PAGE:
For many, the hallmarks of the pandemic – masks, social distancing and mandatory isolation – are quickly becoming distant memories.
- WA’s state of emergency powers were removed on Friday
- The move was welcomed by most West Australians
- But some still live in fear of catching the virus
Thoughts of all that has become unusual and normal over the past two and a half years, such as instant lockdowns, vaccination mandates and border restrictions, fly in the rearview mirror of life for most.
But for others, the effects of the virus still hang heavy over their heads, although WA hit a major milestone in its exit from the pandemic on Friday with the state’s highest level of COVID alert officially over.
It marked the first day of exit from the coronavirus-induced state of emergency in more than two and a half years.
During this period, 4.6 million PCR swabs were collected and 68,000 stays in quarantine hotels were made.
Like clockwork, a succession of emergency services ministers had, every fortnight, signed a declaration that ‘extraordinary measures’ were needed to prevent loss of life or damage to the health of Australians in the ‘West.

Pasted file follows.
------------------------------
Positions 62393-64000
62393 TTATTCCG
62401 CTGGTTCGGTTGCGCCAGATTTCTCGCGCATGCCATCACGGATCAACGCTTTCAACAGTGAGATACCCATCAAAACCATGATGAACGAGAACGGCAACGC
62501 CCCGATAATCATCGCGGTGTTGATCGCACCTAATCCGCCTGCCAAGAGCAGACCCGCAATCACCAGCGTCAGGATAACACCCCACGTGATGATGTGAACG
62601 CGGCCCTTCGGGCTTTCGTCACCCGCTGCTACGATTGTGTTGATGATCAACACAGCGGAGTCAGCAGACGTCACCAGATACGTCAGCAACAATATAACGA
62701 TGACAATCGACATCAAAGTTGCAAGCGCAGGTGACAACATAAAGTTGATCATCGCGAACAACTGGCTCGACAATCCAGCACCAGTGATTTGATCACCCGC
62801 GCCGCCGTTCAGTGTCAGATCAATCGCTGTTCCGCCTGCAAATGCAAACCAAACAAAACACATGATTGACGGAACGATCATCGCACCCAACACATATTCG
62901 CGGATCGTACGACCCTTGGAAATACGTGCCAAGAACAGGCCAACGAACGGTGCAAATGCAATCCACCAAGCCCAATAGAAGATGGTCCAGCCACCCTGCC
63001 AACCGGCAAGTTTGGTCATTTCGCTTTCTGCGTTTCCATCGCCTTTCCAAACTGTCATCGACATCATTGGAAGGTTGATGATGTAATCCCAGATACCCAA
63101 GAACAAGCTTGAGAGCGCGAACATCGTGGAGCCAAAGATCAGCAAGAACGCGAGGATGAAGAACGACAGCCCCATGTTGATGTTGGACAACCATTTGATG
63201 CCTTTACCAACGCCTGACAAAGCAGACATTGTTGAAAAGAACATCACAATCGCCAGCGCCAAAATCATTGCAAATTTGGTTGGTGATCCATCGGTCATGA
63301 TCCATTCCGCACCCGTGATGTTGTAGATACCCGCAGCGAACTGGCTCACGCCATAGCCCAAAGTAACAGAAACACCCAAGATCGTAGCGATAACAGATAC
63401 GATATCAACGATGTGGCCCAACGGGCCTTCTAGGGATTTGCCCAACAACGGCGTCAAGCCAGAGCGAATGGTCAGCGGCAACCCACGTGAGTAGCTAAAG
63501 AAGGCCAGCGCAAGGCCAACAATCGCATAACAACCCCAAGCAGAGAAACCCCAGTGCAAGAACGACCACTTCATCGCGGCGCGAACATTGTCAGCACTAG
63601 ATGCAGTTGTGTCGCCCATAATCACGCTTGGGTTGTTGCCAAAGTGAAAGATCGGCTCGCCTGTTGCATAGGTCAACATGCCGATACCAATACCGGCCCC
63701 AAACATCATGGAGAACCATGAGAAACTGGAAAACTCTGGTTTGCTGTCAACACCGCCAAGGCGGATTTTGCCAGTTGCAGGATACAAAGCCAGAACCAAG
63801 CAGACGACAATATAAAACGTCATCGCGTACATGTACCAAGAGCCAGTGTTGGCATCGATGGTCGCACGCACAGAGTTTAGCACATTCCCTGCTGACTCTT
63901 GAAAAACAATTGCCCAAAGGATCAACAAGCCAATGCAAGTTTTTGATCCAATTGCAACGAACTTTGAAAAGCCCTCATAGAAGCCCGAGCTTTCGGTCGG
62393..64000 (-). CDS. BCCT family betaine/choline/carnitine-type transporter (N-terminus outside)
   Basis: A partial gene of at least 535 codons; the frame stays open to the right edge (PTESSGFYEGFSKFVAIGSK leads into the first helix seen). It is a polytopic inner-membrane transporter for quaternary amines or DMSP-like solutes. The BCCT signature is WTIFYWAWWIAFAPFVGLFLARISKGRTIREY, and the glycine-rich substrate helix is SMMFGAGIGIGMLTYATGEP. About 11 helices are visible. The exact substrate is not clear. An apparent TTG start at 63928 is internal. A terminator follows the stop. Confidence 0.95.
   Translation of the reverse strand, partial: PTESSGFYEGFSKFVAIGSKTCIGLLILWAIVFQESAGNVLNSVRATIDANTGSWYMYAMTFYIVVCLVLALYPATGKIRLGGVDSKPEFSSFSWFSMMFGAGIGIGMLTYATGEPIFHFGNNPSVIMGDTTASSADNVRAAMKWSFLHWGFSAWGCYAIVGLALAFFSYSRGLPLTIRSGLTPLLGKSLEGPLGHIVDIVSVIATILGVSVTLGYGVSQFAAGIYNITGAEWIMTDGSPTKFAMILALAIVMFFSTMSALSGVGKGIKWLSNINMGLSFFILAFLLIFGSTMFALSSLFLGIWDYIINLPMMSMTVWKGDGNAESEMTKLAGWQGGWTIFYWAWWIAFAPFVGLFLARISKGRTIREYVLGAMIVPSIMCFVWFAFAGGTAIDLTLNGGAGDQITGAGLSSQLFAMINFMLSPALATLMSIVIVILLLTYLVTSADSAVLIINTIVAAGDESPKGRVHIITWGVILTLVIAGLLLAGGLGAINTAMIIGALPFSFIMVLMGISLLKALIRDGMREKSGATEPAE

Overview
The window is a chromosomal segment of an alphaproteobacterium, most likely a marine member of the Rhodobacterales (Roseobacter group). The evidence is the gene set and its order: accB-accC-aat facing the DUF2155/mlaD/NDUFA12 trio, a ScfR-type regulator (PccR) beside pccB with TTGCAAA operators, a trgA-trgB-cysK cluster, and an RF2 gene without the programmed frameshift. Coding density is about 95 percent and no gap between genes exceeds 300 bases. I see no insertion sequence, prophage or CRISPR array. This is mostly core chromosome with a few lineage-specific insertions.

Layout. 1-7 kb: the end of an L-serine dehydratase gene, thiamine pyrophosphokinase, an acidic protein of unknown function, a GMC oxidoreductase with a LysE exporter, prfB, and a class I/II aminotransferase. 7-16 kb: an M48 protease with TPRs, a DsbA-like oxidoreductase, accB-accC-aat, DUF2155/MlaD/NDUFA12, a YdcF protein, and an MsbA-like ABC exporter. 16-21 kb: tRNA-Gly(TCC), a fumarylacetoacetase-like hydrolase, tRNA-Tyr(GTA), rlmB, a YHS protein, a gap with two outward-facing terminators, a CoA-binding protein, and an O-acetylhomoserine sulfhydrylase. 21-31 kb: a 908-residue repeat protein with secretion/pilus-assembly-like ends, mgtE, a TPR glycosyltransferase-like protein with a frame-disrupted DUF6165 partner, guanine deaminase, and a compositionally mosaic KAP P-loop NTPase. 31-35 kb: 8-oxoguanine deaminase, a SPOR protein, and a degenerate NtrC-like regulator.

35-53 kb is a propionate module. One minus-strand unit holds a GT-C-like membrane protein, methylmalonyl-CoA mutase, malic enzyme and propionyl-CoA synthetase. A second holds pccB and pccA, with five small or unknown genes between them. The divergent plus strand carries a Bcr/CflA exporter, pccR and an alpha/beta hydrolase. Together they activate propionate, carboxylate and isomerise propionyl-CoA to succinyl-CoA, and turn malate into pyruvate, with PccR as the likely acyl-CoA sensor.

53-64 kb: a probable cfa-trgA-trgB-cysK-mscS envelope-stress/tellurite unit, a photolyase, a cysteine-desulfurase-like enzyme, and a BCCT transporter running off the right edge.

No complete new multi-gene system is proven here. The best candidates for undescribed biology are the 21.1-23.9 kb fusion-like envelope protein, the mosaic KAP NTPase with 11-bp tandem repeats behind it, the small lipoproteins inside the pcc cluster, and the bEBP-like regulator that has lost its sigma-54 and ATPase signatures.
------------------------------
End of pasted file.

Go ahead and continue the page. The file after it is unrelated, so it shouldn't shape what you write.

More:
Friday marked the first day these measures were unnecessary, taking away the government’s ability to close borders, order closures and force people to check in at their favorite cafe.
This means that only the lightest restrictions remain – in hospitals, for example, to protect the most vulnerable.
Not everyone is comfortable with easing restrictions
And while many West Australians would welcome the return to normalcy so long dreamed of, others like Sarah and Hannah Davis are more worried.
Both mother and daughter are immunocompromised and fear what will happen to them if they contract COVID.
“A lot of people can live with COVID, so they’re going to get COVID and get through it and be fine,” Sarah said.
“But for people with conditions like us, there’s a much higher possibility that we wouldn’t survive this, so it’s not over for us.”
Earlier this year, those worries prompted Hannah to drop out of school halfway through Grade 11, where she had been studying towards college.
“I was pretty isolated from my friends, it wasn’t a fun time,” she said.
Instead, she now goes to TAFE where she feels better able to manage the risk of contracting COVID.
Both now make daily decisions about where to go based on their risk of contracting the virus, choosing to meet friends outdoors whenever possible and scheduling medical appointments based on the risk that they will be close to HIV-positive people.
“We don’t want to be stuck in a bubble,” Hannah said.
“We want to go out, we want to experience the freedom that everyone has.”
They are also frustrated with what they feel is a lack of empathy for their situation.